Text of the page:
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Copenhagen is the capital city of Denmark, as well as its cultural, economic and governmental centre. The city is a popular tourist destination, as well as a university city, and is one of the most interesting and beautiful places I’ve been lucky enough to travel to.
Located on Zealand, the largest and most populated island in Denmark, Copenhagen started as a fishing village in the 10th century. Traces of its medieval part can be found in the oldest section of the city, which is often referred to as Middelalderbyen, or the Medieval City. Amagertorv square, part of the Strøget area, is one of the oldest and is named for the Amager farmers who came to sell their wares at this site in the Middle Ages. The surrounding streets are pedestrianised, and are great for shopping; there is a huge Lego Store, as the popular toy was invented in Denmark.
Copenhagen became an important European regional centre during the 17th century, when it was the capital of the joint kingdom of Denmark and Norway. Many of its famous sights date from this era, when architecture was an expression of the kingdom’s prestige. Rosenborg Castle was built in 1606, in the Dutch Renaissance style, as a summer residence for the Danish royal family. The grounds of the castle, the King’s Garden, are the oldest and most frequented of the city’s many parks, and serve as a sculpture garden. The Rundetårn or Round Tower was built in 1635, and is Europe’s oldest functioning observatory. It has an equestrian staircase, or a large ramp, instead of stairs up to the observation deck. From here you get a great view of the old part of the city.
Copenhagen went through a period of redevelopment following a plague and fire in the 18th century. Most notable was the construction of the prestigious district of Frederiksstaden. Built during the reign of Frederick V, this district is considered one of the most important examples of rococo architecture in Europe. In its centre are the Amalienborg palaces, the winter home of the Danish royal family. These four identical palaces were built in a classical style with rococo interiors, and now house a museum about the Danish royalty. The focal point of Frederiksstaden is the Marmorkirken, the Marble Church, completed in 1894, which has the largest church dome in Scandinavia. South of this district is the iconic Nyhavn canal, famous for its colourful 17th and 18th century houses (pictured).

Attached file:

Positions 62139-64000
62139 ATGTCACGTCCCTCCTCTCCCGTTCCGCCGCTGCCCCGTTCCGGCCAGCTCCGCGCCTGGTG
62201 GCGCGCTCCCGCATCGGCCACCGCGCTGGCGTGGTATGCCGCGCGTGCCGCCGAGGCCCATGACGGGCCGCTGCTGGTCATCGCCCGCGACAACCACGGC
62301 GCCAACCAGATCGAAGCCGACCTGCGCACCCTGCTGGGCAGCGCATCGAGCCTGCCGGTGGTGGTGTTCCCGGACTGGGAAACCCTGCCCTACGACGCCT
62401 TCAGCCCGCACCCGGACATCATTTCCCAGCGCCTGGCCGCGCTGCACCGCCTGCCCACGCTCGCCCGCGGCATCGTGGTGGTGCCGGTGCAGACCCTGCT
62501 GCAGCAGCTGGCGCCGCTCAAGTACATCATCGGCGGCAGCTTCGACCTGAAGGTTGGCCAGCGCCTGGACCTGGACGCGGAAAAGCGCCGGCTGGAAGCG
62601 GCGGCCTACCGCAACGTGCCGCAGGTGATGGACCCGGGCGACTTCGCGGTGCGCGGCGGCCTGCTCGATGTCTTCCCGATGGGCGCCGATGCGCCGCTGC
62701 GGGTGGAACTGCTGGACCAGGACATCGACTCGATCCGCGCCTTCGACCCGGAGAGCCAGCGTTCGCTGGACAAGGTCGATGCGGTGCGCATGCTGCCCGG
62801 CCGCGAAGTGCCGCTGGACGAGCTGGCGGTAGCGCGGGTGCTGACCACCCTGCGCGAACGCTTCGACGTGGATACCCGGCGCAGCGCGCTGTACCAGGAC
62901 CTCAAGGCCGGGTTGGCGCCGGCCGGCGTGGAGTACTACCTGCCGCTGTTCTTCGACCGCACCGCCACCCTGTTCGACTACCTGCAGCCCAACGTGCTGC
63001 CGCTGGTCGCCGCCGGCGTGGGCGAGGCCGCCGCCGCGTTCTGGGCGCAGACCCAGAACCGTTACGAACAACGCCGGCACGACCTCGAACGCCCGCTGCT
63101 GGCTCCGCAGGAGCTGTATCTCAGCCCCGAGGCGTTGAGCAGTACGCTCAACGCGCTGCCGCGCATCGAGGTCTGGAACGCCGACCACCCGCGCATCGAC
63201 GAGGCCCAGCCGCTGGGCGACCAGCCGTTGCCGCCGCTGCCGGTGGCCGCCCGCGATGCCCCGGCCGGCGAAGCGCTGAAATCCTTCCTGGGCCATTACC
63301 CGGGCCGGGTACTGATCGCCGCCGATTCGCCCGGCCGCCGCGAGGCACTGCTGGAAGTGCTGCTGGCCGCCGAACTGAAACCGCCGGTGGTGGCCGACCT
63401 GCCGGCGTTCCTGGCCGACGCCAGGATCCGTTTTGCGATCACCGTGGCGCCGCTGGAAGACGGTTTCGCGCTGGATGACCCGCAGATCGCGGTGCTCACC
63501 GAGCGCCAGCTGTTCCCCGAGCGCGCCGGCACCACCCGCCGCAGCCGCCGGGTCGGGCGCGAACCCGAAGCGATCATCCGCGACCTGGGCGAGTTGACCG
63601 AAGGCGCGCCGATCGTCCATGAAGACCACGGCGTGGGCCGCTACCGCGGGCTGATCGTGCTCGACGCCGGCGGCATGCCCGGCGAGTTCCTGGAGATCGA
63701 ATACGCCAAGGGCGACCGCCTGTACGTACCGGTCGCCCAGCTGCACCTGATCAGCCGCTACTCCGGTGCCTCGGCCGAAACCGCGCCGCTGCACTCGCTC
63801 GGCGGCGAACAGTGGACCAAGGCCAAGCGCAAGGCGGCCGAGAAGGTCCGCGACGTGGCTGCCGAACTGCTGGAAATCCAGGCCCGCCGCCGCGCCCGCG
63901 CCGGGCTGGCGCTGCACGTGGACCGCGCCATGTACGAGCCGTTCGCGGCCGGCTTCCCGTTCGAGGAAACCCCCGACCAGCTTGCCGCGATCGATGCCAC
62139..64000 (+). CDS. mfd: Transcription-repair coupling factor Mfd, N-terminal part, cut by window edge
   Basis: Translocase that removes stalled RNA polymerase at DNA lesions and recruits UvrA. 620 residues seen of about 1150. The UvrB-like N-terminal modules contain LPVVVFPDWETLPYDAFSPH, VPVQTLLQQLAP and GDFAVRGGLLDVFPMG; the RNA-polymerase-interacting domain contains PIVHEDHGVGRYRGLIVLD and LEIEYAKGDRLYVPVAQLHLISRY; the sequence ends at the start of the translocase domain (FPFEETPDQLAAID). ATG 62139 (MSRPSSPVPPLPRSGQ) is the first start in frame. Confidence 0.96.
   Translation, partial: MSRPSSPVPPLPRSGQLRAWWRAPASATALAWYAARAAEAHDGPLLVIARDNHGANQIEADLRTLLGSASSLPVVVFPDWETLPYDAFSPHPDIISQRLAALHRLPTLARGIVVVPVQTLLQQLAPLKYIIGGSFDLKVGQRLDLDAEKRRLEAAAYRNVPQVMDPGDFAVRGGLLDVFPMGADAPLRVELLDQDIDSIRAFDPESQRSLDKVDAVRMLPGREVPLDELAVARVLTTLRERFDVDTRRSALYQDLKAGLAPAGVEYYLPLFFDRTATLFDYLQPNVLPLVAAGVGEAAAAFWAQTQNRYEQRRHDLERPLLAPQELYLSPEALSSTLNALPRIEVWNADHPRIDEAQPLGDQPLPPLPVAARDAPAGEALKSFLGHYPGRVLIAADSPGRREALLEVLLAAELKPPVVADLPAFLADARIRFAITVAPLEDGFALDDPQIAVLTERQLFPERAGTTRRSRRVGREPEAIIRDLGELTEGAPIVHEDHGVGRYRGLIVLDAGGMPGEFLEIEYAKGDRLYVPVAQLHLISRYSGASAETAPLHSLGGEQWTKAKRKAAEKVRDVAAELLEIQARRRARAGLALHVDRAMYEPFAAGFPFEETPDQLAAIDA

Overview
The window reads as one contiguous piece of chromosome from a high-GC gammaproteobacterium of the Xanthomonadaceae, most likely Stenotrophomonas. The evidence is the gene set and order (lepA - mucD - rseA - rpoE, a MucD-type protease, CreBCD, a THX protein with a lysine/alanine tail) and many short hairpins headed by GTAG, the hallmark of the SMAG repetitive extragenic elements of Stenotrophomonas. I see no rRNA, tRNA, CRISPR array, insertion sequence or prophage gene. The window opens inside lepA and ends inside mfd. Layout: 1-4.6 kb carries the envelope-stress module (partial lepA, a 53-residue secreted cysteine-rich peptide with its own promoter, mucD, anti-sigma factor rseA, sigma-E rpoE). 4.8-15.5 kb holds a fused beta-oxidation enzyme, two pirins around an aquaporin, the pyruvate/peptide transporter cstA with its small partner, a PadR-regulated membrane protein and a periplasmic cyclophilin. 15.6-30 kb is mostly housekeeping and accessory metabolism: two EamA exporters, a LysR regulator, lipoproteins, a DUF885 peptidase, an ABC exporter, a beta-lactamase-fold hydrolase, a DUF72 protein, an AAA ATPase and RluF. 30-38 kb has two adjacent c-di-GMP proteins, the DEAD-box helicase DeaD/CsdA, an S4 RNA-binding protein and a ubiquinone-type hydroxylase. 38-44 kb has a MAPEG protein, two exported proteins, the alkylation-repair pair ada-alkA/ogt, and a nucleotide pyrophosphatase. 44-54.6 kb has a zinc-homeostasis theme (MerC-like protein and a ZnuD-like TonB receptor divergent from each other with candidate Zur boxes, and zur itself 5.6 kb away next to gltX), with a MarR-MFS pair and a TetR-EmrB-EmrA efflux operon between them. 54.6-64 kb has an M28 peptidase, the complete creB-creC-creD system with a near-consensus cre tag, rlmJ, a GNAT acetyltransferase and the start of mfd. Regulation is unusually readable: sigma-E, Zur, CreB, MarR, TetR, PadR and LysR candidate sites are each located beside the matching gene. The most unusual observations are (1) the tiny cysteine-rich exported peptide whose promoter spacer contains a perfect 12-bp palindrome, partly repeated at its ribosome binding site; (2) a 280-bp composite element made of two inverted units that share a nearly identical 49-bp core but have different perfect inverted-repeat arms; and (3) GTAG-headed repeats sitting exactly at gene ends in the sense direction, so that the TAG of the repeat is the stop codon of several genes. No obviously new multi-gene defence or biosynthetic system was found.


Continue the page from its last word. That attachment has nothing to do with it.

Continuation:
The 18th century also saw the development of Slotsholmen, an island in the city centre. Christiansborg palace was built on the site of the city’s first castle, dating back to 1167. Its ruins can be visited beneath the current palace. Slotsholmen is also known as the Island of Power, as this is where is the Danish Parliament, the Supreme Court, the Prime Minister’s Office and the State Rooms of the Queen are located.
Christianshavn is an area to the southeast of the inner city. It was developed by Christian IV in the early 17th century, with Amsterdam-inspired canals. One of the most prominent features of this area is Freetown Christiana. This self-proclaimed autonomous neighbourhood was created in 1971 when hippies started a squat in an old military area. Today it is famous for its beautiful and interesting buildings, workshops, art galleries and music venues (pictured).
The Vesterbro area to the southwest of the city begins with Tivoli Gardens, a huge amusement and pleasure park. Opened in 1843, it is the second-oldest amusement park in the world, and even inspired Walt Disney with his Disneyland design. The creator, Georg Carstensen obtained permission from King Christian VIII by telling him that "when the people are amusing themselves, they do not think about politics." Tivoli is most well-known for its wooden roller coaster, one of the world’s oldest wooden roller coasters, and for having the world’s second tallest carousel, The Star Flyer.
Finally, the most famous attraction in Copenhagen is the Little Mermaid Statue, built in 1913 on a rock by the waterside at Langelinie promenade. It is based on the fairytale by Hans Christian Anderson, one of Denmark’s most famous writers.